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Bye Bye Birdie (1960 Original Broadway Cast) Cast Recording, Original recording reissued, Original recording remastered

4.6 out of 5 stars 26 customer reviews

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Editorial Reviews

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A lighthearted romp reflecting the Elvis revolution, Bye Bye Birdie follows Albert Peterson (a pre-Mary Poppins Dick Van Dyke), the manager of rock & roller Conrad Birdie (Dick Gautier), who is sweeping through the town of Sweet Apple on a publicity stunt surrounding his being drafted into the Army. Meanwhile, Albert's faithful but exasperated secretary (Chita Rivera) hopes he will give up show business to settle down with her and become a respectable English teacher. In Charles Strouse and Lee Adams's energetic and tuneful score, Van Dyke sings the standard "Put On a Happy Face," the high schoolers are high schoolers ("A Lot of Livin' to Do," "The Telephone Hour," "One Boy") and bewilder their parents ("Kids"), Gautier thrusts his hips ("Honestly Sincere," "One Last Kiss"), and homage is paid to that icon of home entertainment, Ed Sullivan ("Hymn for a Sunday Evening"). Bye Bye Birdie won the 1961 Tony for Best Musical, and Van Dyke reprised his role in the 1963 film version. The 2000 remastering features outstanding clarity as well as a bonus track of Strouse himself introducing and singing "Put On a Happy Face" at a Smithsonian lecture in 1978. --David Horiuchi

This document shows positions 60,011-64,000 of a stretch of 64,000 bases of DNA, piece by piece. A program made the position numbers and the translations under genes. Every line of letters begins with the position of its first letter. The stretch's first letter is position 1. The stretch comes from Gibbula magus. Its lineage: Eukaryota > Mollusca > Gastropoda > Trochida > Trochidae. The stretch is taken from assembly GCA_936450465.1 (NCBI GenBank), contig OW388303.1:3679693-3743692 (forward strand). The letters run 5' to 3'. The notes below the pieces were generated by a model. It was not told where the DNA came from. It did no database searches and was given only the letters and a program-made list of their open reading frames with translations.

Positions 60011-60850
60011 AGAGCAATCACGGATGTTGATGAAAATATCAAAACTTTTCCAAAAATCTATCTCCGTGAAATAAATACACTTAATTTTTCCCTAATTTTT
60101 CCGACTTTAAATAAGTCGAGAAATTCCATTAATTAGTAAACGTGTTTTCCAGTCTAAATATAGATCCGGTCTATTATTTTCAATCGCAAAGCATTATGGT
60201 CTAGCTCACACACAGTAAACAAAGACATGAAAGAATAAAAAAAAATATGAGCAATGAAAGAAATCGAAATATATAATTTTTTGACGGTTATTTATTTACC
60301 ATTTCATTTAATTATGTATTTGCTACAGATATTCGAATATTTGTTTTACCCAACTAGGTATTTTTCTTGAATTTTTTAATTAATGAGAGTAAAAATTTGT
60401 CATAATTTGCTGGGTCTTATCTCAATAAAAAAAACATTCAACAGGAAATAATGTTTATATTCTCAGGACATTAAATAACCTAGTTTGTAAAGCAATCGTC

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Product Details

  • Audio CD (May 30, 2000)
  • Number of Discs: 1
  • Format: Cast Recording, Original recording reissued, Original recording remastered
  • Label: Masterworks Broadway
  • Run Time: 48 minutes
  • ASIN: B00004THM0
  • Average Customer Review: 4.6 out of 5 stars  See all reviews (26 customer reviews)
  • Amazon Best Sellers Rank: #220,730 in Music (See Top 100 in Music)

Customer Reviews

Top Customer Reviews

Format: Audio CD
I keep coming across reviews where people show theydon't"get it," and I always want to defend the person who wasunfairly criticized. When BBB opened on Broadway on April 14, 1960, rock and roll was for kids and Broadway musicals were for adults. Thus -- much more so than in the movie version three years later -- Bye Bye Birdie was a SATIRE of rock and roll. The rock and roll numbers in it are SATIRIZATIONS of the music AND lyrics that were typical of rock and roll at the time. So, when Lee Adams writes "one boy to joke with, have Coke with," or the "banal" lyrics in Honestly Sincere (and they're more than just banal, they're out-and-out DUMB, on purpose), he's SATIRIZING the stupid and banal lyrics of the rock and roll songs of the era. The lyrics for One Last Kiss are as silly as they can be -- and, OF COURSE, this was done on purpose! Lee Adams was actually a very clever lyricist. You can see this clearly in the non-rock-and-roll songs in BBB, especially Normal American Boy, Hymn For a Sunday Evening, Spanish Rose, Kids -- in fact, in ALL the songs for the "adults." Listen, anyone who can rhyme "bickerish" with "licorice" isn't banal!
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Format: Audio CD Verified Purchase
If, like me, you bought your favorite cast albums in their first cd incarnation, you may be wondering if it's worth it to buy the same show album all over again. The answer is an emphatic "Yes".

Not for the bonus tracks, but the sound--I'm hearing details of performance and orchestration that I've missed before. The remastering adds clarity that will signifcantly enhance your enjoyment. The liner notes are an improvement also, giving a lot of behind the scenes perspective to how this show was developed and improved on it's way to becoming a Broadway hit.
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Format: Audio CD